Scientists at Karolinska Institutet have examined how the incidence of myocardial infarction in Sweden has changed with the summer and winter clock-shifts since 1987. Their results show that the number of heart attacks, on average, increases by about five per cent during the first week of summer time.
"There's a small increase in risk for the individual, especially during the first three days of the new week," says Dr Imre Janszky, one of the researchers behind the study. "The disruption in the chronobiological rhythms, the loss of one hour's sleep and the resulting sleep disturbance are the probable causes."
The team also observed that the readjustment back to winter time on the last Sunday in October, which gives us an extra hour's sleep, is followed by a reduction in the risk of heart attack on the Monday. The reduction for the whole week is, however, less than the increase related to the summer adjustment.
According to the scientists, the study provides a conceivable explanation for why myocardial infarction is most common on Mondays, as demonstrated by previous research.
"It's always been thought that it's mainly due to an increase in stress ahead of the new working week," says Dr Janszky. "But perhaps it's also got something to do with the sleep disruption caused by the change in diurnal rhythm at the weekend."
Even though the increase and decrease in risk are relatively small for the individual, the team believes that the study can improve our understanding of how disruptions to diurnal rhythms impact on our health.
"Roughly 1.5 billion people are subjected to these clock-shifts every year, but it's hard to make any generalised statement about how many heart attacks they can cause," adds Dr Rickard Ljung, another member of the research team.Publication:
Photo gallery: http://ki.se/pressimagesFor further information, contact:
Oxygen can wake up dormant bacteria for antibiotic attacks
08.12.2016 | Penn State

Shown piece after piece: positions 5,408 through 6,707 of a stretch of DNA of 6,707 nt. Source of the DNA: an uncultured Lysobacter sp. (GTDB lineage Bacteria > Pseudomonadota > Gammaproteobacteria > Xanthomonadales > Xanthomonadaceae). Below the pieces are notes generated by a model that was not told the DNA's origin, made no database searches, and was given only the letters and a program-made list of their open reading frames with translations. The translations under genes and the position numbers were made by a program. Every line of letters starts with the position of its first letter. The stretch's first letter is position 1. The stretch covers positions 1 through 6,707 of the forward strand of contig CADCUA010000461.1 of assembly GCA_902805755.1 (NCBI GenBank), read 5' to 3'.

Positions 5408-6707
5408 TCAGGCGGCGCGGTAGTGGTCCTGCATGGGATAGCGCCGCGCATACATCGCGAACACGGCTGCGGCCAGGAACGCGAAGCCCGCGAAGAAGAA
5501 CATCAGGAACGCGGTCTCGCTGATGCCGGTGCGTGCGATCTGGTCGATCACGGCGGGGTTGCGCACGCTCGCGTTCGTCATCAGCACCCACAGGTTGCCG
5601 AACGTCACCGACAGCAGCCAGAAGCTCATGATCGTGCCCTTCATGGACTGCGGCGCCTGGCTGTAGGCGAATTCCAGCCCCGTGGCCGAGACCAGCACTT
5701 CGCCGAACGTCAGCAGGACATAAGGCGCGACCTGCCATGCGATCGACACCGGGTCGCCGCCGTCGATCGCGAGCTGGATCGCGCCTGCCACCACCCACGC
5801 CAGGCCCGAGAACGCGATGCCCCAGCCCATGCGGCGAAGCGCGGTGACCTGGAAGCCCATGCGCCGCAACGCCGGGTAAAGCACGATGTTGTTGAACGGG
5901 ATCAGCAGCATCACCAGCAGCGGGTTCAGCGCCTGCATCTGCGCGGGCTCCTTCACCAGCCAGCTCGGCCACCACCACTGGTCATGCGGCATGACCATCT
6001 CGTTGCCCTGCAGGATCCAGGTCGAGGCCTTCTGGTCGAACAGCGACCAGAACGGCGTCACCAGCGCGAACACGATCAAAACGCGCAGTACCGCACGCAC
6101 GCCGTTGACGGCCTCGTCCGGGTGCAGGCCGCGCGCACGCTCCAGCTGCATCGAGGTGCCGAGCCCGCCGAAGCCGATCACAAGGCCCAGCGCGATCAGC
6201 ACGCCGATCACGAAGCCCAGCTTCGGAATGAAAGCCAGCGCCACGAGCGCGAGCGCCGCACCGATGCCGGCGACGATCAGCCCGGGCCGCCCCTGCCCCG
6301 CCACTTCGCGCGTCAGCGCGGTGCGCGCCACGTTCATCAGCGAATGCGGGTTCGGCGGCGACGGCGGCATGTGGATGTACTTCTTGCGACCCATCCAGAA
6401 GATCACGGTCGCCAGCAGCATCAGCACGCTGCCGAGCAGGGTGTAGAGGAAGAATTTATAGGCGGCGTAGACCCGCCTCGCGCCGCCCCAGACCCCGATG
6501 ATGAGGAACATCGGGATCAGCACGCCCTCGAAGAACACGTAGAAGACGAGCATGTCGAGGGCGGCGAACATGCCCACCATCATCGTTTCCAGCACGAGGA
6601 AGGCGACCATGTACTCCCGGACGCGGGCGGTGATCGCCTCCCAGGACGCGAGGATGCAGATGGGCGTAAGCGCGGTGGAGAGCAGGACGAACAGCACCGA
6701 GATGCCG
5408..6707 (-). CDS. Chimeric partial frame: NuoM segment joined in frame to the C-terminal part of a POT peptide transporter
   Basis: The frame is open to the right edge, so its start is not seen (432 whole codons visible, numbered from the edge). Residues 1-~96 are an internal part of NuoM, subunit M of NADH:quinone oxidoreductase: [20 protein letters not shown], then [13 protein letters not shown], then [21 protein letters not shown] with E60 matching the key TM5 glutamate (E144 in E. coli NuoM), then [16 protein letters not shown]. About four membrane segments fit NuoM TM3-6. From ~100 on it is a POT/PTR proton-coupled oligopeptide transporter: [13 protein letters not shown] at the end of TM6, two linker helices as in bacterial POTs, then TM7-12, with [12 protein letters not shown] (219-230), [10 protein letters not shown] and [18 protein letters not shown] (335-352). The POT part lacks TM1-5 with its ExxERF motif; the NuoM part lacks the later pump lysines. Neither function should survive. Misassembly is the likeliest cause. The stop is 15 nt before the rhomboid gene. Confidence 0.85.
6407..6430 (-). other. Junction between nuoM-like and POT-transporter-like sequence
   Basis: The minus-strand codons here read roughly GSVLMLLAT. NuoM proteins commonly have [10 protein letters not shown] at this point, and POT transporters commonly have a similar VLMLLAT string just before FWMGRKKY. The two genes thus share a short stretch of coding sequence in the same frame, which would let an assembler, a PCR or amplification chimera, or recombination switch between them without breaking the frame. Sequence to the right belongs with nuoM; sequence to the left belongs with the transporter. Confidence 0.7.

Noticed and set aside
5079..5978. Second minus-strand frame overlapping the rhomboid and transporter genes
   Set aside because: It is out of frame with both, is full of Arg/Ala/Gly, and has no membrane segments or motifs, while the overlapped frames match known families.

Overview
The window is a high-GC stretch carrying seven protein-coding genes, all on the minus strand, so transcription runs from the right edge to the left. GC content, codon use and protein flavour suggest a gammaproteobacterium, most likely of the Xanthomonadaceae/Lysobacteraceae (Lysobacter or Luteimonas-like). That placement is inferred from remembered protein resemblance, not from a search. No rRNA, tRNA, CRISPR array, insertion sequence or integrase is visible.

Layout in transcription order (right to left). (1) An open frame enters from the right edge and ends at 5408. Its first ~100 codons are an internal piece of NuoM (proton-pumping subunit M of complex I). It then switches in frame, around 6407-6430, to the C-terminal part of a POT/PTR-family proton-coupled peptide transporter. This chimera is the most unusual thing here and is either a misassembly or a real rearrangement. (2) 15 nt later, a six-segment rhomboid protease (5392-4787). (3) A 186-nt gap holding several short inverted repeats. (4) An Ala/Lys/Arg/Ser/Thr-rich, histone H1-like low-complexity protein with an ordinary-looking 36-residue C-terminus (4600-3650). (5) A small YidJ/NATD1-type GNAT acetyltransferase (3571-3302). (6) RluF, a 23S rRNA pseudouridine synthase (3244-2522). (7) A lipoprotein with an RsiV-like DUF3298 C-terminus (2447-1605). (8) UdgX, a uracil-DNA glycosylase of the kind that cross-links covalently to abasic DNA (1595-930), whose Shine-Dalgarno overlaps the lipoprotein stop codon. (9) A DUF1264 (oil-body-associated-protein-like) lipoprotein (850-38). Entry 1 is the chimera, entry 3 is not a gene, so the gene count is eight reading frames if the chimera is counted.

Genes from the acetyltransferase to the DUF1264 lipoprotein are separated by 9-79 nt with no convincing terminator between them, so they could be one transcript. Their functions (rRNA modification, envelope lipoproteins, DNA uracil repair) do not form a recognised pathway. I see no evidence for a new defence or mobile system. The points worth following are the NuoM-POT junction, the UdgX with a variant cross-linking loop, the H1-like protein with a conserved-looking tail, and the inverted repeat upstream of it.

NTU scientists build new ultrasound device using 3-D printing technology
07.12.2016 | Nanyang Technological University
In recent years, lasers with ultrashort pulses (USP) down to the femtosecond range have become established on an industrial scale. They could advance some applications with the much-lauded “cold ablation” – if that meant they would then achieve more throughput. A new generation of process engineering that will address this issue in particular will be discussed at the “4th UKP Workshop – Ultrafast Laser Technology” in April 2017.
Even back in the 1990s, scientists were comparing materials processing with nanosecond, picosecond and femtosesecond pulses. The result was surprising:...
Have you ever wondered how you see the world? Vision is about photons of light, which are packets of energy, interacting with the atoms or molecules in what...
A multi-institutional research collaboration has created a novel approach for fabricating three-dimensional micro-optics through the shape-defined formation of porous silicon (PSi), with broad impacts in integrated optoelectronics, imaging, and photovoltaics.
Working with colleagues at Stanford and The Dow Chemical Company, researchers at the University of Illinois at Urbana-Champaign fabricated 3-D birefringent...
In experiments with magnetic atoms conducted at extremely low temperatures, scientists have demonstrated a unique phase of matter: The atoms form a new type of quantum liquid or quantum droplet state. These so called quantum droplets may preserve their form in absence of external confinement because of quantum effects. The joint team of experimental physicists from Innsbruck and theoretical physicists from Hannover report on their findings in the journal Physical Review X.
“Our Quantum droplets are in the gas phase but they still drop like a rock,” explains experimental physicist Francesca Ferlaino when talking about the...
The Max Planck Institute for Physics (MPP) is opening up a new research field. A workshop from November 21 - 22, 2016 will mark the start of activities for an innovative axion experiment. Axions are still only purely hypothetical particles. Their detection could solve two fundamental problems in particle physics: What dark matter consists of and why it has not yet been possible to directly observe a CP violation for the strong interaction.
The “MADMAX” project is the MPP’s commitment to axion research. Axions are so far only a theoretical prediction and are difficult to detect: on the one hand,...
16.11.2016 | Event News
01.11.2016 | Event News
14.10.2016 | Event News
08.12.2016 | Life Sciences
08.12.2016 | Physics and Astronomy
08.12.2016 | Materials Sciences